[Video] Why we battle to deal with change (a keyboard analogy)

In a world of disruptive change, most people are battling to keep up. Some even actively oppose change.

In this 6 minute video, Graeme Codrington of the TomorrowToday Global team, gives an analogy that might help you and your team understand and begin to engage with this resistance to change. He talks about why we still use the QWERTY keyboard layout, even on our mobile devices (QWERTY are the keys across the top left of the English keyboard. The analogy would still apply for other language keyboards that are based on old typewriter layouts).

For discussion, he asks three key questions:

QWERTY keyboard

  • Why are you still using a keyboard designed over a century ago, for a different device, with the express purpose of slowing typing down?
  • The probable answer to the first question is “I didn’t know”. So, the second question is, Now that you know you can change your keyboard, will you? Some people answer “yes” to this, but very, very few actually do. Why is that so?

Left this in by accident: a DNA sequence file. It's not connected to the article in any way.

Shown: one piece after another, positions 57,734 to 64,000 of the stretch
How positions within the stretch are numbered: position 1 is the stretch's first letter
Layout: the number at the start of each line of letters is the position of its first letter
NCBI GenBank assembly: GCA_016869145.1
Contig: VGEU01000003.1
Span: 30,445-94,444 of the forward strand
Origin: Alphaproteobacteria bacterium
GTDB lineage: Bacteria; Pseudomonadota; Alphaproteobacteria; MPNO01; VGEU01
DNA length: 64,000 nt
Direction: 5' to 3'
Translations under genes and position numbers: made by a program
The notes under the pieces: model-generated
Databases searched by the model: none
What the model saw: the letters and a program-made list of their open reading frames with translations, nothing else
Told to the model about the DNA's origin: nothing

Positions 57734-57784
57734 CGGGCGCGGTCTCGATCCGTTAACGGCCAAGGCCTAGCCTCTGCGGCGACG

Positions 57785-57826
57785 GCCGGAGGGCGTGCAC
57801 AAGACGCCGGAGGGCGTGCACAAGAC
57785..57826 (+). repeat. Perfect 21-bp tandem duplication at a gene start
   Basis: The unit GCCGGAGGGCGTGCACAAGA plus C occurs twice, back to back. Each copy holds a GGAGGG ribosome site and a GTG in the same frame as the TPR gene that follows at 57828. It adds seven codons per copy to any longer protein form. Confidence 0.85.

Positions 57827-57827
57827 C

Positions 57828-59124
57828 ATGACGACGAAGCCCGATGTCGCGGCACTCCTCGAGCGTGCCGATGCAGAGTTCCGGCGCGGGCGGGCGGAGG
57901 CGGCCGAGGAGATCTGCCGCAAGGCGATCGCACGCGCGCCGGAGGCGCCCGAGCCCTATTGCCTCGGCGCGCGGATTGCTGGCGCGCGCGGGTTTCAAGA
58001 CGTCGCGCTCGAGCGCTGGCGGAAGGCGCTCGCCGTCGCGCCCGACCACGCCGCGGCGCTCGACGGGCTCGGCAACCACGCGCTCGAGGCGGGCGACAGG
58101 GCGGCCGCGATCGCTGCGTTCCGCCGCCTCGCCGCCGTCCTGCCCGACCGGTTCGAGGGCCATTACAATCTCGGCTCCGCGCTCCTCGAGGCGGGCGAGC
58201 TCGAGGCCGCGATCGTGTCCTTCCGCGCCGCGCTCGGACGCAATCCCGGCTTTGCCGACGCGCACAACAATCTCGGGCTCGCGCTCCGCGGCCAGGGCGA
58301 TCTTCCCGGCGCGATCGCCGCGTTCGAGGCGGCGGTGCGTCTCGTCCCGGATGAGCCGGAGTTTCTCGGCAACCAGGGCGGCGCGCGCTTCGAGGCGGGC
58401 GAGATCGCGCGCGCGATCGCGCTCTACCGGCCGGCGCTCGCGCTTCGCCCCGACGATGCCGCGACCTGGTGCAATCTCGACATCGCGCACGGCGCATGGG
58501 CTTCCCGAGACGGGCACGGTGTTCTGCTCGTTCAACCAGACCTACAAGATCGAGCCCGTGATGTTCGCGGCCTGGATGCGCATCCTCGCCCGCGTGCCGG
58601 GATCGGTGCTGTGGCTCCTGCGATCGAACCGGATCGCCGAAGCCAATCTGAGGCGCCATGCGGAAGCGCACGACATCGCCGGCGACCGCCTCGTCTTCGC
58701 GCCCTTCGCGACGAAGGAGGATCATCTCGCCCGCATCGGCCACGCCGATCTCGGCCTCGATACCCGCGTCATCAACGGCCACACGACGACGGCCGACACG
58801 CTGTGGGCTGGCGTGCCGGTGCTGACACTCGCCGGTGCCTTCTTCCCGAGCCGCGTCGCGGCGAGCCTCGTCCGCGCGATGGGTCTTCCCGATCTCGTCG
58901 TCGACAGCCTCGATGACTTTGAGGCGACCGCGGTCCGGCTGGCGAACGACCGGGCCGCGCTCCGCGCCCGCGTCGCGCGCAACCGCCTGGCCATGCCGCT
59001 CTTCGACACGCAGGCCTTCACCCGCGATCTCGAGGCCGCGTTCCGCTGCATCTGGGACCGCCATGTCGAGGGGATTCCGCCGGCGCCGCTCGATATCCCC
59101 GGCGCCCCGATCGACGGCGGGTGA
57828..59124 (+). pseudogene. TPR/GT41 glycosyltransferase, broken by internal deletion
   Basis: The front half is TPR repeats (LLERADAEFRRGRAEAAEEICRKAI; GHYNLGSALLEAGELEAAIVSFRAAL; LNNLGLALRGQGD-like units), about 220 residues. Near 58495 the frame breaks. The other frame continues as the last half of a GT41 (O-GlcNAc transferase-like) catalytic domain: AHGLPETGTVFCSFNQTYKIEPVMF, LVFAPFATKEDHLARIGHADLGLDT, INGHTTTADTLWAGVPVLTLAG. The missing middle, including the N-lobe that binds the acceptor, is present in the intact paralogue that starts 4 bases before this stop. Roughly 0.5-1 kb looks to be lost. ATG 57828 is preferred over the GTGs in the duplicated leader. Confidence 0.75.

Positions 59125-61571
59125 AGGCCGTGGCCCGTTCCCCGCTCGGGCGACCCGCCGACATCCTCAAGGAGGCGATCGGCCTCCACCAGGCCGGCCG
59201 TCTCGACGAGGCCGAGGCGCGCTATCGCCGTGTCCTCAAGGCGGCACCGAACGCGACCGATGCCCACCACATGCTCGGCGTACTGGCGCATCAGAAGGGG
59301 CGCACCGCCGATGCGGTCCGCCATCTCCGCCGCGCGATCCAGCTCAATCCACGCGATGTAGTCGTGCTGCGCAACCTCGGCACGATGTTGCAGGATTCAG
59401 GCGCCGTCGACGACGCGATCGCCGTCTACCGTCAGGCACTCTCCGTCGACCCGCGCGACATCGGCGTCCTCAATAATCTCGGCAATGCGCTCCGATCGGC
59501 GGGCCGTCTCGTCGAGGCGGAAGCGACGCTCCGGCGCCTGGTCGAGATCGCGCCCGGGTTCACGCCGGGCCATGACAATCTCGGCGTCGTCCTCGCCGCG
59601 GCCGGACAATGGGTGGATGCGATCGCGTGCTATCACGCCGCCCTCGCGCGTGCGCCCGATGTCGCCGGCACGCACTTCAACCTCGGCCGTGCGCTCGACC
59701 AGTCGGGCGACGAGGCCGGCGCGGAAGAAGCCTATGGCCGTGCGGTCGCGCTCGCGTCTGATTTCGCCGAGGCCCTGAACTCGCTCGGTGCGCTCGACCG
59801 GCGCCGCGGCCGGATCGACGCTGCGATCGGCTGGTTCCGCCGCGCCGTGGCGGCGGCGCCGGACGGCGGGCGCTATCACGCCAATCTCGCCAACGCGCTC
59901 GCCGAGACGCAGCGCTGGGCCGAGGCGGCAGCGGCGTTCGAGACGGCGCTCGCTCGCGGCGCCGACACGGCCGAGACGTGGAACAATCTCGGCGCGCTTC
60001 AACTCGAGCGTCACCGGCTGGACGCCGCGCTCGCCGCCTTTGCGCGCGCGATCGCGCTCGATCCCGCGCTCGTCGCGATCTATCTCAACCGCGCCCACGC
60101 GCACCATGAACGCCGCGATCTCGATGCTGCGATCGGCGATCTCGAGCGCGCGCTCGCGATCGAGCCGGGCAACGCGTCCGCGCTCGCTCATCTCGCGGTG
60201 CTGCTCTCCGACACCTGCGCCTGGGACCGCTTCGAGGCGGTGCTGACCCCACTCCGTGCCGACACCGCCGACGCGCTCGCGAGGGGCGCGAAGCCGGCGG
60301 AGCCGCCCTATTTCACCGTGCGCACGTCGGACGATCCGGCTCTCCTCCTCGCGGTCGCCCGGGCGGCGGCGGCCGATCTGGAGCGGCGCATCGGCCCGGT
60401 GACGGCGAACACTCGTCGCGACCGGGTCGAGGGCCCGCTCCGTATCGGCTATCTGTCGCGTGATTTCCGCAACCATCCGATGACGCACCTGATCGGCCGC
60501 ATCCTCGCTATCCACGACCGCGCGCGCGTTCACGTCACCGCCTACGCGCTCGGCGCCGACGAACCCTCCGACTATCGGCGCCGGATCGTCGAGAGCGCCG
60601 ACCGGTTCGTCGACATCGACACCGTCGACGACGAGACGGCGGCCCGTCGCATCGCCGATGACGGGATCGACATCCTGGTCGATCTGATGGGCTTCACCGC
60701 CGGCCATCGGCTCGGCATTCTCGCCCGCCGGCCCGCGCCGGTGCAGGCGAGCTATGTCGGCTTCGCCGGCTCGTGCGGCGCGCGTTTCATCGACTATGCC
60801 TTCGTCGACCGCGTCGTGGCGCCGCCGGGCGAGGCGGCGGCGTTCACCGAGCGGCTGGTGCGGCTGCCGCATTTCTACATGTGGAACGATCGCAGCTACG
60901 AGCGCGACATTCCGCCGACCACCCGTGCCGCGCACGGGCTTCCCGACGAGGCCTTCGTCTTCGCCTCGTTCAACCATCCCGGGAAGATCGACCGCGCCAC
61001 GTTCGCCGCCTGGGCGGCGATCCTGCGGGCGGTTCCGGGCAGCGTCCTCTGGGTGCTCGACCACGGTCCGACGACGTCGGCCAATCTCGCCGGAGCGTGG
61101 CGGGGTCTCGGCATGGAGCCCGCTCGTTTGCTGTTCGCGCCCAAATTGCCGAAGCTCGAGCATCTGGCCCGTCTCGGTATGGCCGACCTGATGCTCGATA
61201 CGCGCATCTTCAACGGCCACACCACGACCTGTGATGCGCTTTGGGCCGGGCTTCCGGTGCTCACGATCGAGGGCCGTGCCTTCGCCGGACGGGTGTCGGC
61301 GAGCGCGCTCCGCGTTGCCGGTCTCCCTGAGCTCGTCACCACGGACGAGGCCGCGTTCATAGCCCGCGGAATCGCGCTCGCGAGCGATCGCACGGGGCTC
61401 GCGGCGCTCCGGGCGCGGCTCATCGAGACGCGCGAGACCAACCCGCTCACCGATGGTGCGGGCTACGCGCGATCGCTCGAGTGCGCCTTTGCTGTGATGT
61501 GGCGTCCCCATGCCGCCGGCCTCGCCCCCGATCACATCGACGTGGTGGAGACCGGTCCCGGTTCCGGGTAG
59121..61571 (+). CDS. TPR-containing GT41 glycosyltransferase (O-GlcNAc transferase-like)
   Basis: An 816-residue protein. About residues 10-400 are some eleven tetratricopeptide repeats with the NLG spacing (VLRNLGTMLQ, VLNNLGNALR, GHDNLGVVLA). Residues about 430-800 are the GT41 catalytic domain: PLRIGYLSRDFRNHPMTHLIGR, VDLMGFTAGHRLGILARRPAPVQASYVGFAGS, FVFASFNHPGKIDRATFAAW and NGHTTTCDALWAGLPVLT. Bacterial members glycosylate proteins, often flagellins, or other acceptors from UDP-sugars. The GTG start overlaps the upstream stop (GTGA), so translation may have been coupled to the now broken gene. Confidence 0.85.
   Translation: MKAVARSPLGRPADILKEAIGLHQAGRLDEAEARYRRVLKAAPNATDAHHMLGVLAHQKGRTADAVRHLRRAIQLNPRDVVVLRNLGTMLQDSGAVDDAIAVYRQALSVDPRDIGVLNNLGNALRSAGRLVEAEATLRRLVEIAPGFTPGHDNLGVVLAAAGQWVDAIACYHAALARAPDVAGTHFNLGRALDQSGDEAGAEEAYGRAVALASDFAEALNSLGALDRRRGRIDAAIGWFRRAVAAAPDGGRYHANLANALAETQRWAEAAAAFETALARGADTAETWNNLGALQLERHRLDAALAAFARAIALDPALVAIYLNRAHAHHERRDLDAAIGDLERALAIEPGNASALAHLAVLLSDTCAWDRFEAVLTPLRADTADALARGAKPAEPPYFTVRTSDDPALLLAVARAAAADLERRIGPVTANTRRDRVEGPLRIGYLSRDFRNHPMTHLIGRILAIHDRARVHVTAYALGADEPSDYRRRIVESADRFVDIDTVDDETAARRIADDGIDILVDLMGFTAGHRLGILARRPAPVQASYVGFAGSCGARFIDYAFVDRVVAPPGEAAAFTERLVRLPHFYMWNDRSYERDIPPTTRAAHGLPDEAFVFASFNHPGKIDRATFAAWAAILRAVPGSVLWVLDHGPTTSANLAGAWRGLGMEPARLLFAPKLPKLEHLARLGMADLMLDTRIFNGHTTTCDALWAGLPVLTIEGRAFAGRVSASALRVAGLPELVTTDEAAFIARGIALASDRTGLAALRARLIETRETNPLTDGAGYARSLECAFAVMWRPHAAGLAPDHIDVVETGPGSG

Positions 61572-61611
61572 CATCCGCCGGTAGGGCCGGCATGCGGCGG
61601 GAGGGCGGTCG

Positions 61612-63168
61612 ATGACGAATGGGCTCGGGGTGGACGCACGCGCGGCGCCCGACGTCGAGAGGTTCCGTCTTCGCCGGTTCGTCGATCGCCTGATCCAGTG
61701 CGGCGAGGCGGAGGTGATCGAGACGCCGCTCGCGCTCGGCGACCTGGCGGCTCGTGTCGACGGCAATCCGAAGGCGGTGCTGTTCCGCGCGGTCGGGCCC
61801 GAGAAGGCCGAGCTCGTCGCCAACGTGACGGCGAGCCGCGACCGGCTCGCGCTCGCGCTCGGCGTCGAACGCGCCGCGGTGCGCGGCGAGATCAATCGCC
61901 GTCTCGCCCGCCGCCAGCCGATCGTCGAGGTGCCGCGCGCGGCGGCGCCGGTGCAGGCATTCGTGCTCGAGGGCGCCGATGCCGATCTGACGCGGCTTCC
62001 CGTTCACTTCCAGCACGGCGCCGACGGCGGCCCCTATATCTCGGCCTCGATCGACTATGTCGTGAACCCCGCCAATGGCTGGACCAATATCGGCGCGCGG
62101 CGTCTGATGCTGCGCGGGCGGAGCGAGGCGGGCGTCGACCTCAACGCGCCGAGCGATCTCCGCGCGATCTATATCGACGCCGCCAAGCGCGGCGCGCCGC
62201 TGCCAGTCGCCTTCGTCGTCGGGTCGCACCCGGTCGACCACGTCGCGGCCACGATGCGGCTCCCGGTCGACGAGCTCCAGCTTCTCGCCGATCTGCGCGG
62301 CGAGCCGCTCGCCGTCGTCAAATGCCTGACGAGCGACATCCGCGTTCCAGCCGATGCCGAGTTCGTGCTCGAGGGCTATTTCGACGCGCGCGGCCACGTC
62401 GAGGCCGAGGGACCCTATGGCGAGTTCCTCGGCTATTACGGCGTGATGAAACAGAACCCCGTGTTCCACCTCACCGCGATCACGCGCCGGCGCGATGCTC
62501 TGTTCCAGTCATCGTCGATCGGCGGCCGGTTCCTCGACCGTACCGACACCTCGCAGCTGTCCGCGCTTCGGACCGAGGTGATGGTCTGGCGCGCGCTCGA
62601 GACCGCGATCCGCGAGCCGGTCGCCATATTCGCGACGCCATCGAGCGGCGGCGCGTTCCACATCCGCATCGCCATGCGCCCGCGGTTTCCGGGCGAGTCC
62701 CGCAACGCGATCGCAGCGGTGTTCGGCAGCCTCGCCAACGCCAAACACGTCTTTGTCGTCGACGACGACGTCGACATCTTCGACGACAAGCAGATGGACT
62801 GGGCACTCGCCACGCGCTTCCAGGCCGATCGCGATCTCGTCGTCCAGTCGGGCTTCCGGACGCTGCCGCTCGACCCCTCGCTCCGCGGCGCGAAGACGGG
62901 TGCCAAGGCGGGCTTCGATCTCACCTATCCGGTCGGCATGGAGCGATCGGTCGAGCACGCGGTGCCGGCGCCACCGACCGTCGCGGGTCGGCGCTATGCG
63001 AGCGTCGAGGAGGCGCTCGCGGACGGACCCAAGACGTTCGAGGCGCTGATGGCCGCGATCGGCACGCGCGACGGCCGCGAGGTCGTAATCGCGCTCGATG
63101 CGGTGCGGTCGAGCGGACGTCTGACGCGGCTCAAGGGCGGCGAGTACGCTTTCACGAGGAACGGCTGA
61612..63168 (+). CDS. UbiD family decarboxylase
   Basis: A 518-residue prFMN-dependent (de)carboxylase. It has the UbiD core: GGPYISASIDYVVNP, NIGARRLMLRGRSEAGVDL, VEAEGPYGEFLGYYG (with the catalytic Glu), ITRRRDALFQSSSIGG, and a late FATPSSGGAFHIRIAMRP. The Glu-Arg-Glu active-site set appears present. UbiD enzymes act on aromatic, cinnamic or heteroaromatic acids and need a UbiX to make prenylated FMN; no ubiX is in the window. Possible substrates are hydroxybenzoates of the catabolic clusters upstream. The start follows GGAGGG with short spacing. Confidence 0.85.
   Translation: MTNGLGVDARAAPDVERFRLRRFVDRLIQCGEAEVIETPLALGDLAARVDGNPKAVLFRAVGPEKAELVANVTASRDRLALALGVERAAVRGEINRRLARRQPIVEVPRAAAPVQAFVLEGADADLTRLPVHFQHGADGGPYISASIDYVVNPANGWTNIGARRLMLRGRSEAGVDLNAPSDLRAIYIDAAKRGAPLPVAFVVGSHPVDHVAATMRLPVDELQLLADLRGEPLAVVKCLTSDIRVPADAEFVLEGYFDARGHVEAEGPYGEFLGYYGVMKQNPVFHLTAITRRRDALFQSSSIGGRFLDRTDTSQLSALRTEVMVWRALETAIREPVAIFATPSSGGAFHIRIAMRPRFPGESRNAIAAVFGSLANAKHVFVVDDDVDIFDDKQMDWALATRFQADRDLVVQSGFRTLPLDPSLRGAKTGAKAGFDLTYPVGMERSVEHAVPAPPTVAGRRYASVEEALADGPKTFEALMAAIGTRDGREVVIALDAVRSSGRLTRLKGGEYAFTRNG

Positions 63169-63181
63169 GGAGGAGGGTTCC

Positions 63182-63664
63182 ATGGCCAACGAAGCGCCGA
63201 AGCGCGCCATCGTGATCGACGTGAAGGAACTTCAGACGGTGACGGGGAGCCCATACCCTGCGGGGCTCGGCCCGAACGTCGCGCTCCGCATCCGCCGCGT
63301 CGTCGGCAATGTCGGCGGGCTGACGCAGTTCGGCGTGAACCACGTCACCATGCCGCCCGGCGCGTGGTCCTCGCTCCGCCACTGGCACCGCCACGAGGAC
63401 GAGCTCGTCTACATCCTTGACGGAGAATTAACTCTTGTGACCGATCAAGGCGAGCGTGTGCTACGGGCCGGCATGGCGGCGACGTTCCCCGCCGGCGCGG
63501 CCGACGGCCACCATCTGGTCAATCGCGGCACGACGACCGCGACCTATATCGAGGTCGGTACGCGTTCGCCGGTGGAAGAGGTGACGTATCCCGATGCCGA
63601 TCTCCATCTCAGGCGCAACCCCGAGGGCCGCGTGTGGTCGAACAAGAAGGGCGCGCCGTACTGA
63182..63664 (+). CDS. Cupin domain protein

• The answers to the second question include: standardisation, we’re used to it, we don’t have the time for a learning curve, etc. How might these answers correlate to the way in which you and your team approach team in your organisations? How might this help you to engage with change?

PS, if you’re interested in some of the background to how the QWERTY keyboard came into being, you will enjoy reading this piece of research. The bottom line is that we actually don’t really know where the QWERTY layout came from.

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